Alleged anthrax hoaxer may be Free Republic poster

Larisa Alexandrovna and Brian Beutler
Published: Monday November 13, 2006

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The man arrested on Saturday for sending more than a dozen envelopes containing "fake anthrax" to anti-war celebrities, journalists, and politicians may have ties to the conservative supersite Free Republic, RAW STORY has found.

Chad Castagana, a 39 year old Californian named as the FBI's prime suspect in the case, is due in U.S. District Court in Los Angeles today, where procecutors are expected to file criminal complaint against him for sending threatening letters through the U.S. mail. Castagana has an extensive online history, often writing about science fiction and conservative politics, and many bloggers are convinced that he is also a contributor at the conservative activist Free Republic website under the name Marc Costanzo, whose online profile, once available here was suspended after this story first ran this morning.

Earlier today, users at the liberal websites Democratic Underground and Daily Kos brought to light the similarities between Castagana's Internet footprint and Costanzo's writings at Free Republic, and RAW STORY has found a series of eyebrow-raising connections between the two men.

In one Free Republic post, Costanzo contends that he hails from the town of Woodlands Hills; the same city where Castagana was arrested.

"Sorry I was so late in replying, but this room were I am working online from is a scorcher in the afternoon," Constanzo wrote in July of this year. "Tempertures were 106 degrees in the shade this Saturday, here in Woodland Hills."

Liberal bloggers noticed the possible connection after doing a Google search on writings by Castagana.

In a letter posted to the website of the magazine Science Fiction Weekly at the time of their August 26, 2002 issue, Castagana wrote, "The future is not the current events of our world thrown into outer space. The future is not with the Liberals, not with the Multiculturalists (both hate America), and it is certainly not to be found in Canada! The future is not written, the future is unformed."

Nearly four years later, the following passage was written by Marc Costanzo of Free Republic:

Let us create a future of infinite possibilities devoid of the agenda of the social engineers who work their corruption on us thru the one way world of television. A world where anything is possible, but not everything is possible. Anything can happen, but not all things can happen at once. That is what 'Time' is for, to keep all things from happening at the same moment. That shall be the only rule of our new fantasy world. That an event happens only once. What has been done, cannot be undone. There is no turning back the sands of time. You can review the past but you cannot change the past. That a vision of a possible future - to the present, must be taken in the context of the present. A Cosmos not governed by compassion or tolerance or equality, but common sense and merit. A Universe of strange and totally new lifeforms and not distorted reflections of human characters, just to make some social allegory ---- THAT is the insipid barren road of Political Correctness that Sci-fi entertainment has been a slave to for so many years. The future is not the current events of our world thrown into Outer Space. The future is not with the Liberals, not with the Multiculturalists (both hate America), and it is certainly not to be found in some cheapo TV production made in Canada! The future is not written, the future is unformed.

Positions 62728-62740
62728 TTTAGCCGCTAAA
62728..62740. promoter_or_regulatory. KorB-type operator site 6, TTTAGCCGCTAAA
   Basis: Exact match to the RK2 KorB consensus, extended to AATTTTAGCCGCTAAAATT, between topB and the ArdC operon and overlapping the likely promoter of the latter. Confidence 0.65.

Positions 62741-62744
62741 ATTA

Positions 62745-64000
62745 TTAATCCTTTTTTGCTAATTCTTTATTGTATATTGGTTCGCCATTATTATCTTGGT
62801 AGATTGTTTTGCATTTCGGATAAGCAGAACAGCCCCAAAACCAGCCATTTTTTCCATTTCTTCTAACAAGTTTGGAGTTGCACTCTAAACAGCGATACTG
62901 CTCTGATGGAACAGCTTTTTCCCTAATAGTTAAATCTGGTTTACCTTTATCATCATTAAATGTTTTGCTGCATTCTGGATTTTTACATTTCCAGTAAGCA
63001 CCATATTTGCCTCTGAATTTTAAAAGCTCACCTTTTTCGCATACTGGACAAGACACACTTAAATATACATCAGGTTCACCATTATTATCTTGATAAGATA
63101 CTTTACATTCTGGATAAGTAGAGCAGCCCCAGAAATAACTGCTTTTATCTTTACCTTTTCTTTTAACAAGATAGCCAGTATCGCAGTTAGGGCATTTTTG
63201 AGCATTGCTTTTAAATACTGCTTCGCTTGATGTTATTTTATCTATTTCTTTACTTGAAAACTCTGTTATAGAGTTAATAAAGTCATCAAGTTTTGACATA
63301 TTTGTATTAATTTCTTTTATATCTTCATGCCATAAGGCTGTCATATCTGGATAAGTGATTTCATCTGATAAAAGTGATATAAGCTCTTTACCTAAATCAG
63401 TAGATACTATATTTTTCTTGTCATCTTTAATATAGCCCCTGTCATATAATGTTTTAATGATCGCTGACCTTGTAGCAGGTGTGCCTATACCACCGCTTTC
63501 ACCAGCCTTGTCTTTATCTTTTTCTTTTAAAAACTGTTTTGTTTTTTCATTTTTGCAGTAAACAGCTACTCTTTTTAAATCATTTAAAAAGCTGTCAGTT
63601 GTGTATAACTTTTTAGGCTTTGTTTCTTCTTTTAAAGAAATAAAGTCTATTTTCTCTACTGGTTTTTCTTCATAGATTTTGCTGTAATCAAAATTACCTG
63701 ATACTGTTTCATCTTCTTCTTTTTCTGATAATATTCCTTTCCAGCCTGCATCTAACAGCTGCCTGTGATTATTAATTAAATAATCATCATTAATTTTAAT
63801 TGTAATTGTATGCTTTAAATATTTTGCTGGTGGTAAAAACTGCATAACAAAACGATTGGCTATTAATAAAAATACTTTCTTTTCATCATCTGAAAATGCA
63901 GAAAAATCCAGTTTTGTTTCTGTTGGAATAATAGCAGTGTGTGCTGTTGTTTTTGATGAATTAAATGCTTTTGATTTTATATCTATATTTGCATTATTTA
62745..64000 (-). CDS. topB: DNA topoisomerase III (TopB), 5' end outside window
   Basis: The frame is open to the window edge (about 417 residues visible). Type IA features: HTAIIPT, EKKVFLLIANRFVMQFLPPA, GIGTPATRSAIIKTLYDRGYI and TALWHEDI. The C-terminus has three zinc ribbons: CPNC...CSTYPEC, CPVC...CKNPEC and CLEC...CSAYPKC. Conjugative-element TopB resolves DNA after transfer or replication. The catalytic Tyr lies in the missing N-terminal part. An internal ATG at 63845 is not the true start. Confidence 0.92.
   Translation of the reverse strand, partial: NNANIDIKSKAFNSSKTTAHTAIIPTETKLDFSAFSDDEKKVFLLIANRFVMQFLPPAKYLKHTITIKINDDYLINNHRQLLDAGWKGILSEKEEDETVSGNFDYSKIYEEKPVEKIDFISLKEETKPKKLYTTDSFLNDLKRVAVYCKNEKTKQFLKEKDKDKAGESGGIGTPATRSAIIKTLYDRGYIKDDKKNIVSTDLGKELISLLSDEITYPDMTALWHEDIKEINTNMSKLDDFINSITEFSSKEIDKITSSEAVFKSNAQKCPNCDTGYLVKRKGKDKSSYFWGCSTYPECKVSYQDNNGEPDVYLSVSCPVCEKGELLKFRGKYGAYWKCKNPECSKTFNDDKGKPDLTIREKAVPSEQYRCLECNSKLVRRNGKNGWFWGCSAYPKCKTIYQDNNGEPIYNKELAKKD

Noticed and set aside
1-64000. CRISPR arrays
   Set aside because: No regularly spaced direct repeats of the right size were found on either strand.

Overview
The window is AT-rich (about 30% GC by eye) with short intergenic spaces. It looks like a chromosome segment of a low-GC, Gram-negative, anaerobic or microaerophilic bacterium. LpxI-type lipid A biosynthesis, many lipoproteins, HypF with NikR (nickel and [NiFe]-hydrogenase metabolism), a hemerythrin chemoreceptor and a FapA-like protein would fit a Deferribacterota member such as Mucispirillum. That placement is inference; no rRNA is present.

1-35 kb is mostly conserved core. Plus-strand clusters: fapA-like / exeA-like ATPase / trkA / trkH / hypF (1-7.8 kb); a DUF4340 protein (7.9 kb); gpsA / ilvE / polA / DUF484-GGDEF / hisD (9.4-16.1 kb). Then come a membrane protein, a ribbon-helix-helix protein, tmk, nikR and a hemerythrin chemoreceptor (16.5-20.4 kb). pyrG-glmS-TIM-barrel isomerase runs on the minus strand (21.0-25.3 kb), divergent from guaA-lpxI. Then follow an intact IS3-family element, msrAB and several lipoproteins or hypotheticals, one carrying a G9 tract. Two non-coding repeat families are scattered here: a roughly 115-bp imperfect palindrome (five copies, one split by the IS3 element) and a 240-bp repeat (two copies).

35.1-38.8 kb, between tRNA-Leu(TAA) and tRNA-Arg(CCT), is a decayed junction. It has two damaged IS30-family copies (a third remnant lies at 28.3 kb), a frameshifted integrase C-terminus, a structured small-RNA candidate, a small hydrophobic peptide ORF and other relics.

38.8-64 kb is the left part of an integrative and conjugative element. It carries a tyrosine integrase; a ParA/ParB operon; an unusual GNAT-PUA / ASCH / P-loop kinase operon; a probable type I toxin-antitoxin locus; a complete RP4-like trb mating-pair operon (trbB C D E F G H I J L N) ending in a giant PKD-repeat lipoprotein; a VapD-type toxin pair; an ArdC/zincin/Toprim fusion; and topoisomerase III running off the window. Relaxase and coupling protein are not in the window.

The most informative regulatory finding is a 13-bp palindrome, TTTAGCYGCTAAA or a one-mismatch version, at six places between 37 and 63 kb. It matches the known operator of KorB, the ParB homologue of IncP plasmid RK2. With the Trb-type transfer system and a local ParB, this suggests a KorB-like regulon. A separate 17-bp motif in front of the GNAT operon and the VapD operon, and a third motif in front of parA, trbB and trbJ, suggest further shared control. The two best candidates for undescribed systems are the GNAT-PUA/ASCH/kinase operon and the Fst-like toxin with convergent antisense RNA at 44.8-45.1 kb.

The similarities implicate Costanzo in—at the least—plagiarism of the anthrax-hoax suspect, but there are other points of contact between the two men.

Most striking is this Costanzo comment from September, weeks before the anti-Bush MSNBC anchor Keith Olbermann was sent a threatening fake anthrax letter in New York: "This partisan loudmouth Olbermann is a demagogue! Someone should find out where he lives and mail him a Ted Kazcinski letter."

After Olbermann received the fake anthrax, Costanzo posted the following:"

Not to make light of the situation, but drama queen Olbermann put on quite a production even after he'd been told the powder was harmless and checked out by doctors and told he was fine. He demanded that he be rushed to the hospital for more tests. I wouldn't be even remotely surprised if he mailed it to himself. I've never seen someone more desperate for attention and approval. I heard from a liberal blog that Olbermann was a prima donna at the hospital, giving the medical staff and the cops a hard time. Keith is a whiny little [email protected]! Accepting that, I do not believe he sent it to himself. But that is just guess work.

A few weeks later, after fake anthrax was sent to the New York offices of Democratic Senator Chuck Schumer, Costanzo wrote, "Hold it here now, what are the facts? The links provide few details. This info is very sketchy!"

And when the Washington Post recently received a piece of mail with suspicious white powder, Costanzo commented, "I heard recently that The Washington Post got interrupted beifly the other day becaue of a 'suspicious letter'. I read about this at They said that this letter only contained harmless powder of Boric Acid."

Costanzo's profile at Free Republic, now removed from their site, once read in part, "I have an Associates Degree in the Science of Electronics." Castagana's web history indicates an extensive interest in technological gadgets and an understanding of electronics.

A blogger at Daily Kos claims to have uncovered another alias as well.

RAW STORY will attempt to determine how extensive the link between the men actually is.

(Additional research by Ron Brynaert)